On July 13, 2021, Boeing announced it would trim Boeing 787 Dreamliner production rate over recently reported manufacturing issues in undelivered 787s.
“The 787 production rate will temporarily be lower than five per month and will gradually return to that rate,” read Boeing’s statement. “Boeing now expects to deliver fewer than half of the 787s currently in inventory this year.”
The American aircraft manufacturer has been in detailed discussions with the US Federal Aviation Administration (FAA) on “verification methodology for 787 fuselages, and conducting associated inspections and rework”.
The latest manufacturing issue was located “near the nose on certain 787 Dreamliners,” the FAA spokesperson told Reuters on July 13, 2021. “This issue was discovered as part of the ongoing system-wide inspection of Boeing’s 787 shimming processes required by the FAA.”
Speaking at the Bernstein virtual conference on June 3, 2021, Boeing CEO Dave Calhoun hoped that the Boeing 787 Dreamliner production rates would eventually reach pre-COVID-19 levels.
“We will get back to the rates that we used to be at. We believe in that airplane,” Calhoun said while talking about the Boeing 787 Dreamliner production rates. “You don’t go from five to that number overnight. You get there in increments. We have plenty of cycle time to stage those increments appropriately, reconfigure the flow of airplanes through the factories such that we can accommodate those rates.”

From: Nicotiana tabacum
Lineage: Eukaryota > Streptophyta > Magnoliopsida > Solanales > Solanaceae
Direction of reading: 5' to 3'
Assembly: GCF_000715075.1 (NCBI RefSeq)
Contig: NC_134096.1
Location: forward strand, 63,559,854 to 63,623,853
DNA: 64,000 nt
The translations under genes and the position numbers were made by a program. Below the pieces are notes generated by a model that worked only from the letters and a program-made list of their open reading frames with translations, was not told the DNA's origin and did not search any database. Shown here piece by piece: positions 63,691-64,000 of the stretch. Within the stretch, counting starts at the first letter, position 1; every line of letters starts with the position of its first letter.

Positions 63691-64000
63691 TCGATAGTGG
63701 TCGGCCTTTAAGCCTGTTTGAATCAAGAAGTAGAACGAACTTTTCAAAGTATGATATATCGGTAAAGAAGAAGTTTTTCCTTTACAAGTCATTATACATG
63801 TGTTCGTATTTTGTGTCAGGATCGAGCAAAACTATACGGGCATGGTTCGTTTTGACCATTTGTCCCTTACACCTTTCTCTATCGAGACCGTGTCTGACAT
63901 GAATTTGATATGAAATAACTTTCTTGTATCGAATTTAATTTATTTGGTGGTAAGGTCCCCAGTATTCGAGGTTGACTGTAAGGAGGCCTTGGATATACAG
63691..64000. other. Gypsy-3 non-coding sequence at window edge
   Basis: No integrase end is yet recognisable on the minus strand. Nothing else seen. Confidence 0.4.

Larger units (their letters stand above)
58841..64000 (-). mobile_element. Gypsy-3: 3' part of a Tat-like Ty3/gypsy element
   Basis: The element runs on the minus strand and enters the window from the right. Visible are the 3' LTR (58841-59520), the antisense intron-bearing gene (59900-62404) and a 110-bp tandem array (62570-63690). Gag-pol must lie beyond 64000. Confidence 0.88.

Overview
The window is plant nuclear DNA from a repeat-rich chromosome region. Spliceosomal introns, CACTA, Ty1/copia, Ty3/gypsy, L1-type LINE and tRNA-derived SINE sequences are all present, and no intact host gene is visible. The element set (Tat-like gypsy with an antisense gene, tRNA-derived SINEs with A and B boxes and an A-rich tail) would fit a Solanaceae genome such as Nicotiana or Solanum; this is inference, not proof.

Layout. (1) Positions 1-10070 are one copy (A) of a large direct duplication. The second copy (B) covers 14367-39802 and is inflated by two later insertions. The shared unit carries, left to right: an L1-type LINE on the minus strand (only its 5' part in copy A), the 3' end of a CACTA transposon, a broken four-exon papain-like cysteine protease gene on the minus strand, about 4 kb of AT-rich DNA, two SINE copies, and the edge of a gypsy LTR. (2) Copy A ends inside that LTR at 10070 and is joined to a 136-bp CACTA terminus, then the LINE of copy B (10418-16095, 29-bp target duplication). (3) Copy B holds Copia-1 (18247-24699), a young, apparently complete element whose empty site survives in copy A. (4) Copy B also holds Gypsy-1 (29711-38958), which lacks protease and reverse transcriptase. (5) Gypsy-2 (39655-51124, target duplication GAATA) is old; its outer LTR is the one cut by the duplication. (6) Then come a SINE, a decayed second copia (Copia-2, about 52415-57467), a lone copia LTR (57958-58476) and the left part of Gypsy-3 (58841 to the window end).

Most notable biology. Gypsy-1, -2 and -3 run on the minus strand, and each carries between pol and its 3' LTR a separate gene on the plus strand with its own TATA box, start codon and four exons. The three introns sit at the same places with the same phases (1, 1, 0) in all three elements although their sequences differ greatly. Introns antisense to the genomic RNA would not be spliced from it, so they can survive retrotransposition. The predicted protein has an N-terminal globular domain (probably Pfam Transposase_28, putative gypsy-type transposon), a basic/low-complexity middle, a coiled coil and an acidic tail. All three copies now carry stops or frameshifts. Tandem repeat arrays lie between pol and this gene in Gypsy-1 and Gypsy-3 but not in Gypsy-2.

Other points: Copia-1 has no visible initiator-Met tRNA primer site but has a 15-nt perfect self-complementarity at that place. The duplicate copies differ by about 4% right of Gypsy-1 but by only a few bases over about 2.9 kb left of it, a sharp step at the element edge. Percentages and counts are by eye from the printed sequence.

However, the timeline of when Boeing could revive Boeing 787 Dreamliner production rate to pre-COVID-19 levels seems to be unknown, as it yet again faces new quality lapses.
Recurring production flaws
A production issue with the Boeing 787 Dreamliner first was found in late August 2020, as it appeared that the aft fuselage section of some Dreamliners would not be able to withstand maximum stress, making it more prone to a structural failure whilst in the air.
Another problem was found in September 2020, related to the tail fin of the aircraft. Parts of the horizontal stabilizer were clamped together with greater force than they were designed to.
In May 2021, following the US Federal Aviation Administration (FAA) request for more data on Boeing’s proposed solution to address previously disclosed Boeing 787 Dreamliner manufacture issues, the Chicago-based aircraft giant halted deliveries of Boeing 787 Dreamliner once again.
“We are working with the FAA to alter some of our production control systems,” Calhoun explained earlier in June 2021.